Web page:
This week Italy's lower chamber of parliament will start choosing the country’s next President.

It is a process which is expected to take several days of voting, with candidates including current Prime Minister Mario Draghi amongst those vying for a place in Rome’s Palazzo Quirinale.

Who gets a vote?

Just over 1,000 parliamentarians from national and regional assemblies get to cast a ballot. Four booths are set up in the lower house of parliament and each voter casts a ballot in the privacy of the booth.

To get elected, the winner must have two thirds in any of the first three ballots. After that, a simple majority is needed.

How does voting work?

Four covered voting booths are set up in the lower house of the Italian parliament and one by one voters cast a ballot. Generally, each vote takes about four hours and the ballot can go on for days before a winner emerges.

One election in 1971 took 16 days, as it required 23 ballots. The fact that the vote is private means that voters can pledge support for one candidate in line with their party's wishes, but could potentially vote for someone else once they enter the voting booth.

Who can run for President?

Anyone over the age of 50 who holds Italian citizenship, is registered to vote and has no legal impediment to holding public office.

There are no official candidates and you do not need a party affiliation to run, as proven by the fact that three of Italy's last four presidents were independents.

The role of the Italian President is often seen as ceremonial, something of a political umpire drawn in to resolving political impasses.

But Professor Giovanni Orsina, Professor of Comparative History of Political Systems and Director of Luiss School of Government in Rome says the job is an important one, which goes beyond acting as a political referee.

The incumbent acts as an important connection between Italy and the international arena, and in particular, Europe.

The President chooses not just the Prime Minister but also has a say in the appointment of ministers, with Professor Orsina pointing out that past presidents have objected to some proposed appointments.

Professor Orsina uses the analogy of an accordion, saying the role can expand or contract with the power of political parties.

Nowadays the parties are very weak, he adds, which means in those moments the accordion is open and a prestigious figure like Mario Draghi could fill the role with substance.

The involvement of Mario Draghi as a candidate has led some to speculate that if he becomes President, it would spark a political crisis in Italy, precipitating a general election as his successor is sought.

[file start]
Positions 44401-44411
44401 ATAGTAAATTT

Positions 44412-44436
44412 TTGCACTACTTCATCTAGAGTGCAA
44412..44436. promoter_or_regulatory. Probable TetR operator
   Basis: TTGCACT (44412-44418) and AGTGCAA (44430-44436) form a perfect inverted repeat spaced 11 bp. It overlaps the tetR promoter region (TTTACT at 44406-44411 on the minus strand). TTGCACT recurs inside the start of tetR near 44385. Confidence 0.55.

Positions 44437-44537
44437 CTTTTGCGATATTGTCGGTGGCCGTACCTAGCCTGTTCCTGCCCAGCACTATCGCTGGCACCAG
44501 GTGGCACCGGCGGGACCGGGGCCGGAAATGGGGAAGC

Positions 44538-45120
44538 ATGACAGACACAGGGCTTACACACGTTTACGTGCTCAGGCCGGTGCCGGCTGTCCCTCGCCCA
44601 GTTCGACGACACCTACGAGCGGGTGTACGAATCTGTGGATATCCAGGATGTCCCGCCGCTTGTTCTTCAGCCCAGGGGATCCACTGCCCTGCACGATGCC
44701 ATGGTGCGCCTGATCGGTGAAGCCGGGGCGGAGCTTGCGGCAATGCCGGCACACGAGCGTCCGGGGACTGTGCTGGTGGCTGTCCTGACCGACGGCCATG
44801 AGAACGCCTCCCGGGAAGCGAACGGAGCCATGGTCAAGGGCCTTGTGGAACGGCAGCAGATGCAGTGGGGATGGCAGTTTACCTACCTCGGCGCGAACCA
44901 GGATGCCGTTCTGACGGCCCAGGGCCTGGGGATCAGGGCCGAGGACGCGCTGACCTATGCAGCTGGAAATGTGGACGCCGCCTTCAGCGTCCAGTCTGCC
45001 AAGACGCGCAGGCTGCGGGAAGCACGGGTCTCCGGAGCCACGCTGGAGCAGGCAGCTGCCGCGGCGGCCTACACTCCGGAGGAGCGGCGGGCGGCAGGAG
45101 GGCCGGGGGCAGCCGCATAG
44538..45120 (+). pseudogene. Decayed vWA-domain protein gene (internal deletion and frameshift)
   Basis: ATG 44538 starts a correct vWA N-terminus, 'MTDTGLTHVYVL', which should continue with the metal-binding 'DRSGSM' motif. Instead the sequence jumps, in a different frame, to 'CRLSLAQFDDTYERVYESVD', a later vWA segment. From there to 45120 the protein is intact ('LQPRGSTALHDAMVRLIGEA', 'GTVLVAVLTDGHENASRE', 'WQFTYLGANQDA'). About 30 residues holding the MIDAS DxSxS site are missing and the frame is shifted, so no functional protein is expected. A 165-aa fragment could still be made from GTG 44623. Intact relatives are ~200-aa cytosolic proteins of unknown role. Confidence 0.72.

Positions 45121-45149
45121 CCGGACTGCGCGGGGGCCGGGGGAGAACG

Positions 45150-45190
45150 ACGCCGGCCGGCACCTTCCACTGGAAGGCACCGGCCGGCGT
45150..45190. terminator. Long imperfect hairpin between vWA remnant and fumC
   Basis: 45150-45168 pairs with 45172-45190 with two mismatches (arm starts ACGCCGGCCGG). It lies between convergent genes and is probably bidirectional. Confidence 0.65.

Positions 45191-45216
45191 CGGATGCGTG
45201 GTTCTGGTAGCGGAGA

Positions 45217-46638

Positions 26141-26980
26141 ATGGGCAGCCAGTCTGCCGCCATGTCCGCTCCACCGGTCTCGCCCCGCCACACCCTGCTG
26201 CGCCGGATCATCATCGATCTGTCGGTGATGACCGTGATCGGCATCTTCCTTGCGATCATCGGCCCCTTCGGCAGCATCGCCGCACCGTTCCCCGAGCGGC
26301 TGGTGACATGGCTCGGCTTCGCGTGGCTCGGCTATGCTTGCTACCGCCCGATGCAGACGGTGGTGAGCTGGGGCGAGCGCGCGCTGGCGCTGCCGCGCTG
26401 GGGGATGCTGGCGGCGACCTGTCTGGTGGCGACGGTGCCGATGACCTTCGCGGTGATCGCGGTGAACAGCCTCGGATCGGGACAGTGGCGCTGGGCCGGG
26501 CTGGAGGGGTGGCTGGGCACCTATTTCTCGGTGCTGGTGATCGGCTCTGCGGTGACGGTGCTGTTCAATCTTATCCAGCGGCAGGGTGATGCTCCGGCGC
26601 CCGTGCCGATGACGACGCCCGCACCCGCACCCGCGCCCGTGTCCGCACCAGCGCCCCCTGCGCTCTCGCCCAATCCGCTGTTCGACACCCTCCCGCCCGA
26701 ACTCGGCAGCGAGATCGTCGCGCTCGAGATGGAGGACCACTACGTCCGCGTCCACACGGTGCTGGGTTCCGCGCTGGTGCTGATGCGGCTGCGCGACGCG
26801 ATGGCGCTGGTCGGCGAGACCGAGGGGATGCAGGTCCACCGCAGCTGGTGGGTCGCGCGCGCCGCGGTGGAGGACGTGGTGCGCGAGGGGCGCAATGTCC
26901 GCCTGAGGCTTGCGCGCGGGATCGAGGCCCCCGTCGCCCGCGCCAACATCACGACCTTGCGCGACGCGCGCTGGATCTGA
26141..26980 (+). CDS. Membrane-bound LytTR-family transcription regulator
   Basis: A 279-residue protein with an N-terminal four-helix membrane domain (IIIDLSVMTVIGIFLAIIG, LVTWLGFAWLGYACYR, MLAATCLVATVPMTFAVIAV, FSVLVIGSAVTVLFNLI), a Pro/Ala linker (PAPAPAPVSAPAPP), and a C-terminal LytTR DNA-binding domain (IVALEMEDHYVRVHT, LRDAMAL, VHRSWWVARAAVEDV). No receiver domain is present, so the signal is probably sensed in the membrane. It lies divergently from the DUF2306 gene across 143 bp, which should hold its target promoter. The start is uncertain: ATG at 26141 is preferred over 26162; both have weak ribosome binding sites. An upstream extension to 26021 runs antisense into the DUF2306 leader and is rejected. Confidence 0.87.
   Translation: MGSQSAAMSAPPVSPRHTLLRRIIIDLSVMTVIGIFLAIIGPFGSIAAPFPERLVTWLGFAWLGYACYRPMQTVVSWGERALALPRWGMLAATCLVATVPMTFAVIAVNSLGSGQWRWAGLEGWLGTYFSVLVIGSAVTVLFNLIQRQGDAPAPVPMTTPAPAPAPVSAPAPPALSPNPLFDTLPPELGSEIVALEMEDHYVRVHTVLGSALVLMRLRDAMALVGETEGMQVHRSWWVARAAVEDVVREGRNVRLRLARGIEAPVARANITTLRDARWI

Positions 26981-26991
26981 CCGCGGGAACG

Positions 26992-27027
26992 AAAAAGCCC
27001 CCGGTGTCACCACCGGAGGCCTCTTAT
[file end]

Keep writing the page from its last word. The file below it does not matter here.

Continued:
But, as Professor Orsina points out, a successor could be found without the need for a general election, and moreover Italy is facing an election in 2023 anyhow.

That means the inevitable instability that comes in a pre-election period has already begun, as parties begin to position themselves to face the voters.

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Of course the other high-profile candidate in this election had been Silvio Berlusconi. The involvement of the four-time former Prime Minister has inevitably garnered the most headlines outside of Italy.T

he man often known by his nickname Il Cavaliere - the knight - has been a dominant force in Italian politics for decades, but withdrew his bid to run for the Presidency this weekend.

His campaign had been seen by some as a bid to cement his own belief that he is one of the most important Italian political figures of the late twentieth and early twenty first centuries.

Read more: Italy's Berlusconi hospitalised in Milan

But Professor Orsina says that such a divisive figure was always highly unlikely to win the broad support needed for presidential success, a realisation that those close to Mr Berlusconi also appear to have reached this weekend.

Vittorio Sgarbi, a close associate of Mr Berlusconi, said efforts to garner backing this weekend were proving to be "a desperate task," conceding that withdrawal from the race was the wisest option.

As voting begins, Mario Draghi looks the most likely candidate to win the support needed, with former Italian Prime Minister and leader of the co-ruling Italia Viva party, Matteo Renzi, telling La Stampa that "if there is a game plan ready for 'after Draghi' then operation Draghi is feasible".

Nobody though, according to Mr Renzi, would accept losing such a valued premier without having "certainty on the future of the government".